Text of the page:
BRUSSELS: Britain has objected to new European Commission rules allowing it to block overly costly mobile spectrum auctions in a possible setback for an EU plan to overhaul the telecoms sector.
In a note sent to other EU governments and seen by Reuters, the British government said it believed the sector should be reformed but it did not support new measures proposed by the European Commission such as an EU veto of spectrum auctions that regulators may believe are overpriced or unfair.
EU leaders will meet in Brussels on Oct. 24 to discuss the plan for the first time. Opposition from governments could delay or even prevent the plan from being adopted before European elections next May.
While Britain wants to speed up the rollout of faster fourth generation broadband, it wants the EU to do so “without affecting the competences of member states in this area,” according to the note.
The Commission has come out against costly auctions in the past.
The EU commissioner for telecoms, Neelie Kroes, who is in charge of the reform, criticized recent auctions in the Netherlands, which took in 3.8 billion euros (U.S. $5.15 billion), for being too expensive.
“Was nothing learned from previous auctions … when the share price of KPN dropped substantially?” she said in her blog.
Over a decade ago, third generation spectrum auctions earned countries tens of billions of dollars in revenue.
While 4G spectrum is being offered at a fraction of the cost of 3G, cash-strapped governments such as Britain do not want Brussels to have the power to stop that money flowing.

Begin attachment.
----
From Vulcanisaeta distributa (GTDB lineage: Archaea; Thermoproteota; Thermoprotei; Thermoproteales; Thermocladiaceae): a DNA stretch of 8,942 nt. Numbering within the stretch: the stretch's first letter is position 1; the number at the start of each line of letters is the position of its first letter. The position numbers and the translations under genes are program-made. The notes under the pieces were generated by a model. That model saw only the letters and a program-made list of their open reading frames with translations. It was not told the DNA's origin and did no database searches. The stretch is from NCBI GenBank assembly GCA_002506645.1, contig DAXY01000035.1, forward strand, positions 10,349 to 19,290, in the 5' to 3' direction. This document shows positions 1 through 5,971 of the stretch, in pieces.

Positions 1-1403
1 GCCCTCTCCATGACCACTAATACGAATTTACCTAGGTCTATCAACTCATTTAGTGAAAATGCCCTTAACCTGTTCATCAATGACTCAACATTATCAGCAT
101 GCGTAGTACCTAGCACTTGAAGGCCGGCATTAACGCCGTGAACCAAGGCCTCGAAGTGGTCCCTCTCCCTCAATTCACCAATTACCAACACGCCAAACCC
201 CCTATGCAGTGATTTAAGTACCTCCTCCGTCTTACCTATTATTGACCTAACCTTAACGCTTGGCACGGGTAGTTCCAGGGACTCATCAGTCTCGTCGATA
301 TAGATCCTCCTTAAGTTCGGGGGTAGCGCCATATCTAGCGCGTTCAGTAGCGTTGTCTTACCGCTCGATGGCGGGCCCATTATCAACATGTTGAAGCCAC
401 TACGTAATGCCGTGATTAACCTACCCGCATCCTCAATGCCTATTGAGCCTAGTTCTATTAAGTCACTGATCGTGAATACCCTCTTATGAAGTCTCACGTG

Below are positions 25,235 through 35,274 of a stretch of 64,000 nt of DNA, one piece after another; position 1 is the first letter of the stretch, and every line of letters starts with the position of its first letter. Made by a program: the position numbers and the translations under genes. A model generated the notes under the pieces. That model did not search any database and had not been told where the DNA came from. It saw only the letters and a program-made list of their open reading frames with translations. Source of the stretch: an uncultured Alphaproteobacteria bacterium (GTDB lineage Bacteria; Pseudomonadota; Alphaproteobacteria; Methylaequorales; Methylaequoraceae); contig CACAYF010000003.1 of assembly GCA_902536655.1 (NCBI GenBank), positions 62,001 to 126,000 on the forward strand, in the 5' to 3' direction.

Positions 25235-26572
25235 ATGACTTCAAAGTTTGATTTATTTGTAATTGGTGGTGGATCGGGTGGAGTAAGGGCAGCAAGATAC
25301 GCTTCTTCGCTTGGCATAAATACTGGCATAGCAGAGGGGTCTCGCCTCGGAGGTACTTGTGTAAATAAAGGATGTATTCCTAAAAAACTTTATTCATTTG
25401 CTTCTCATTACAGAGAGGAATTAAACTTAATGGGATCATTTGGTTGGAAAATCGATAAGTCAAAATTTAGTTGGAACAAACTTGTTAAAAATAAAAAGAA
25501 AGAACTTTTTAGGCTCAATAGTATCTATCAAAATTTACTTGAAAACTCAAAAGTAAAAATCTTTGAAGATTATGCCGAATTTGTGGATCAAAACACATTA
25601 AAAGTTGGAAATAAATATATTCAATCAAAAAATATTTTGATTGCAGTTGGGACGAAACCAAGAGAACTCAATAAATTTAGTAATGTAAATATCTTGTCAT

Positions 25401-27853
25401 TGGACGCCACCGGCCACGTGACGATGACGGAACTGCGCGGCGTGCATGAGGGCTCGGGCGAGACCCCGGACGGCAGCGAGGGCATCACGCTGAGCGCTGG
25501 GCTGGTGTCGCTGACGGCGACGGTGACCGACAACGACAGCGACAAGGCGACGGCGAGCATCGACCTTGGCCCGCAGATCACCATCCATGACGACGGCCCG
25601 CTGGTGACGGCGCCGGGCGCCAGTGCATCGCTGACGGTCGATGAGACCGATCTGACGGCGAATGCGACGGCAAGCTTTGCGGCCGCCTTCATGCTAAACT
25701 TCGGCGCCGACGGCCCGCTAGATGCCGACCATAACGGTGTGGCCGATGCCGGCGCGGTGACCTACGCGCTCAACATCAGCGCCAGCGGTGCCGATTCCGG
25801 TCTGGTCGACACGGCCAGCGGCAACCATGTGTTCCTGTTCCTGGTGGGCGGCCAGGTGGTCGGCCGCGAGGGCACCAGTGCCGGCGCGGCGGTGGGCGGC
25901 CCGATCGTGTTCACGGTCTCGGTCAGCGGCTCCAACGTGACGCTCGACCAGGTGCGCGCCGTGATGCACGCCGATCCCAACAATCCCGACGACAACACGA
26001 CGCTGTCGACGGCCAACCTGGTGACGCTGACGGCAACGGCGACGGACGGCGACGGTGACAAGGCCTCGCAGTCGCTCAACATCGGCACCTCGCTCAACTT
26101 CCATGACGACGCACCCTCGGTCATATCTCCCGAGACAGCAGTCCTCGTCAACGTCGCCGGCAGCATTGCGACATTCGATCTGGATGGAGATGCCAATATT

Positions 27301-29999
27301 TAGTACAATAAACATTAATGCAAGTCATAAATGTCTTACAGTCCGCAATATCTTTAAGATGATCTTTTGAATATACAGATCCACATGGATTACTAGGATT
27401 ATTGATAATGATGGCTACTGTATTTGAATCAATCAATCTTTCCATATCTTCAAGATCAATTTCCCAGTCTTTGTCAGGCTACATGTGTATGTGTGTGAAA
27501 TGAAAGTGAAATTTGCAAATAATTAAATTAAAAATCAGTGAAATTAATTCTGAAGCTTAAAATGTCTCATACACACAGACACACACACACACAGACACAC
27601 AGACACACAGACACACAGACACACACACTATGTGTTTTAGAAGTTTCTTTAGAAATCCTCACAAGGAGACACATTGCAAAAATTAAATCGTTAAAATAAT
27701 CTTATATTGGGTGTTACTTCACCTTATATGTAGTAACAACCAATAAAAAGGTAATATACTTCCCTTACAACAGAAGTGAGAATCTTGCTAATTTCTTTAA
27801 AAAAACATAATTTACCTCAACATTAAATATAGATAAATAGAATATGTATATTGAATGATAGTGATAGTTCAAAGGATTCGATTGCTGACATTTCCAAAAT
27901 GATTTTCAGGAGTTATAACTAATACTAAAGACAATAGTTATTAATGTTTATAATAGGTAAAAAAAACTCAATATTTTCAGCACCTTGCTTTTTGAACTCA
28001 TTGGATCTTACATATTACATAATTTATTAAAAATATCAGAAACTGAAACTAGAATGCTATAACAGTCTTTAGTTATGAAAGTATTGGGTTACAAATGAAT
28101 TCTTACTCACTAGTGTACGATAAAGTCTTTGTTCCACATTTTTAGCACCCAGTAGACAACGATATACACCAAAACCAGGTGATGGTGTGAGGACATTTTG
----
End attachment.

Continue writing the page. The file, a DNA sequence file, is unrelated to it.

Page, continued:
In spectrum auctions this year, Britain made around 2.3 billion pounds compared to 22.5 billion pounds (U.S. $36.27 billion) in the 2000 3G auction which left industry heavily indebted.
Typically, national regulators set a minimum price for each spectrum sale and then companies enter a bidding process. The EU’s group of regulators BEREC has also voiced concerns over the plans that could undermine these powers.
Spectrum auctions are not Britain’s only concern. In the note, Britain also warned against further moves to end roaming – charges levied by operators on customers travelling abroad – before existing regulation to lower the charges has taken full effect.
“Progress towards abolishing roaming charges should take place within the existing regulatory framework,” the note says.
Kroes unveiled the telecoms overhaul just weeks ago. For her entire plan to become law, she will need the backing of all 28 EU governments and the European Parliament.
Beyond steps to end roaming and veto costly spectrum auctions it would also allow broadband providers to charge more for carrying data-heavy services at high speeds. Similarly, ahead of the October meeting, France has asked countries to consider a new tax regime for digital companies.